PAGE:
Some see ketamine as an effective drug for some patients, and others see it as a dangerous hallucinogen that has not been studied enough.
It is either the most exciting new treatment for depression in years or it is a hallucinogenic club drug that is wrongly being dispensed to desperate patients in a growing number of clinics around the country.
It is called ketamine — or Special K, in street parlance.
While it has been used as an anesthetic for decades, small studies at prestigious medical centers like Yale, Mount Sinai and the National Institute of Mental Health suggest it can relieve depression in many people who are not helped by widely used conventional antidepressants like Prozac or Lexapro.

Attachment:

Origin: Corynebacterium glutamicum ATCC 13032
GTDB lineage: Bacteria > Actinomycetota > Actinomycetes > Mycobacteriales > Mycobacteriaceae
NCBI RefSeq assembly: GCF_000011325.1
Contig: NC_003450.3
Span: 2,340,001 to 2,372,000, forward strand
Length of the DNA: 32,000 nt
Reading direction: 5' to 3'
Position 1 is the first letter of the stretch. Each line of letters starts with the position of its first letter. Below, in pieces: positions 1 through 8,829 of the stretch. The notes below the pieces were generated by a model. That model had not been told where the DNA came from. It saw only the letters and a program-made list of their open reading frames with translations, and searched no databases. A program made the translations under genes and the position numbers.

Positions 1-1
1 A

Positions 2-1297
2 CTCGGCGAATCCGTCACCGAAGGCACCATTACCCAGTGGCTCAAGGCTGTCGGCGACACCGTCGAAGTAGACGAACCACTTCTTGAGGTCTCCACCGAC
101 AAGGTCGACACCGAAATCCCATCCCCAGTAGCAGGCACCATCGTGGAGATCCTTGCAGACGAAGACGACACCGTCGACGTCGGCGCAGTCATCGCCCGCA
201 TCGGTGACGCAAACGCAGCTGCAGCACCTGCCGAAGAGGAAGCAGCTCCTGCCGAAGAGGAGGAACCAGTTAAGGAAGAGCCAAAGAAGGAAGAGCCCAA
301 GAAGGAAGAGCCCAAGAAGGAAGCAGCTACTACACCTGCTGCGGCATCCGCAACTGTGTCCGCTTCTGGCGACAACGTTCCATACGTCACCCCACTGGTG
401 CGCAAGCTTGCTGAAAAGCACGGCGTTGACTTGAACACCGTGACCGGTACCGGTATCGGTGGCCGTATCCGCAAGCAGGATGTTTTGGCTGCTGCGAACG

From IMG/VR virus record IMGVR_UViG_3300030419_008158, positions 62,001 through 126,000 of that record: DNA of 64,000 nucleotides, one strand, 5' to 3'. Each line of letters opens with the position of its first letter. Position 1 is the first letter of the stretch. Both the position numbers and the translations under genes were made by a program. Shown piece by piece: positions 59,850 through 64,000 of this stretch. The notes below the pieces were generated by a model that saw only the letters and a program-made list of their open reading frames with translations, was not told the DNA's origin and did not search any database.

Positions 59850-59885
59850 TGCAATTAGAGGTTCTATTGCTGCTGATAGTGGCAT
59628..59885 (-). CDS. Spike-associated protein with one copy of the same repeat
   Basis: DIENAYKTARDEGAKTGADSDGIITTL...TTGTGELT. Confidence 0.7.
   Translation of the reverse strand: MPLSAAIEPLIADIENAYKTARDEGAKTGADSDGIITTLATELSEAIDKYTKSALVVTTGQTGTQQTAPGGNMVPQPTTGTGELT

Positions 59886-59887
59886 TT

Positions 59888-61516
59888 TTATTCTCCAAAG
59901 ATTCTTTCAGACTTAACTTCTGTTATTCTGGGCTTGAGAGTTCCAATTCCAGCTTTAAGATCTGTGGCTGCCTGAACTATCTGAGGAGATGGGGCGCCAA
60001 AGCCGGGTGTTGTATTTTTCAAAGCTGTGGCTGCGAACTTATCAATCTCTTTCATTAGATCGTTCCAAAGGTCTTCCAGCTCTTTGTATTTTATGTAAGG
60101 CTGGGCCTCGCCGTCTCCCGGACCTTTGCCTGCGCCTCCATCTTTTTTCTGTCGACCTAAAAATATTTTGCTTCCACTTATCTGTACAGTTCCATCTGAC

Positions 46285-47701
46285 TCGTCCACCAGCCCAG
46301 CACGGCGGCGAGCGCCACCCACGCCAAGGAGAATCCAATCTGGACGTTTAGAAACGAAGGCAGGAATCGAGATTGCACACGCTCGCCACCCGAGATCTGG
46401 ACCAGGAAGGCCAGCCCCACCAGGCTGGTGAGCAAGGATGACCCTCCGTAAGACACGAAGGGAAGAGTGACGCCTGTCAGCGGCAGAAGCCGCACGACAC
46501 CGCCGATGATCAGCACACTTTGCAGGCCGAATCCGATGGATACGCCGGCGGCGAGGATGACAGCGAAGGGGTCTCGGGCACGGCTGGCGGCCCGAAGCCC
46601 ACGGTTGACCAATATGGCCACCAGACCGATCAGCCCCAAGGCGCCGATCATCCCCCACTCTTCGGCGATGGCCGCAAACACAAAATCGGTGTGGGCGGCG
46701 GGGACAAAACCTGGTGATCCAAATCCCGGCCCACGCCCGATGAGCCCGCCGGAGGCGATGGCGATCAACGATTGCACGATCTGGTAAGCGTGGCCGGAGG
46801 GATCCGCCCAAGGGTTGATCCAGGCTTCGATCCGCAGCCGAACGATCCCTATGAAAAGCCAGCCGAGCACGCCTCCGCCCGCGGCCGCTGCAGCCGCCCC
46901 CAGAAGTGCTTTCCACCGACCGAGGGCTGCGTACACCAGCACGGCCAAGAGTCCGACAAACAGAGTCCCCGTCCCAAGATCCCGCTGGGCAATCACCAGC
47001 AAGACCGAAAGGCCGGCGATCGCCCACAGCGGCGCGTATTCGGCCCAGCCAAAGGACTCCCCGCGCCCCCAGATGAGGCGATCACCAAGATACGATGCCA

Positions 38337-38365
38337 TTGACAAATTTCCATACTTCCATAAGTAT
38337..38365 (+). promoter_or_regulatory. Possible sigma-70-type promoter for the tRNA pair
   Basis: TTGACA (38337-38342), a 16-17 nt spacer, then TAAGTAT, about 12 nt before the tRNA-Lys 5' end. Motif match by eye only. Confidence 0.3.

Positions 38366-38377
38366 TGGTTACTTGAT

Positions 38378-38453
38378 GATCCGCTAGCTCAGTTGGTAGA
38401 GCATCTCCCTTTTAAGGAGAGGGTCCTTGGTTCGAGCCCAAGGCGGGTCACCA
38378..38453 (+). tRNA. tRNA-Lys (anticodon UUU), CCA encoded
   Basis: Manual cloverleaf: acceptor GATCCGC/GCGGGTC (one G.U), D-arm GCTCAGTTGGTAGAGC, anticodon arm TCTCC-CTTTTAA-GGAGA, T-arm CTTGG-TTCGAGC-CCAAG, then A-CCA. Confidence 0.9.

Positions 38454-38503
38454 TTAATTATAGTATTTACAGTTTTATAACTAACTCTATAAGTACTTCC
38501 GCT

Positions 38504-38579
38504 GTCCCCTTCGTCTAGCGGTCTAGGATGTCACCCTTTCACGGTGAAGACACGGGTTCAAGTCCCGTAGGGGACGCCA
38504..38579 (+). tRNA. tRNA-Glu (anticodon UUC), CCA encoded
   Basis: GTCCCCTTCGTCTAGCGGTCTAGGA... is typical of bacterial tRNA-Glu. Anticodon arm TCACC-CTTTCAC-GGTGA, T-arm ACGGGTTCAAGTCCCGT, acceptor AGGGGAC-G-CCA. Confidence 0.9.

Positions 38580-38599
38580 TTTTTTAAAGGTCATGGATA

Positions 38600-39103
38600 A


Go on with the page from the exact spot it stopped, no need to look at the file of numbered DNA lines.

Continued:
And the depression seems to melt away within hours, rather than the weeks typically required for a conventional antidepressant.
But some psychiatrists say the drug has not been studied enough to be ready for use outside of clinical trials, and they are alarmed that clinics are springing up to offer ketamine treatments, charging hundreds of dollars for sessions that must be repeated many times.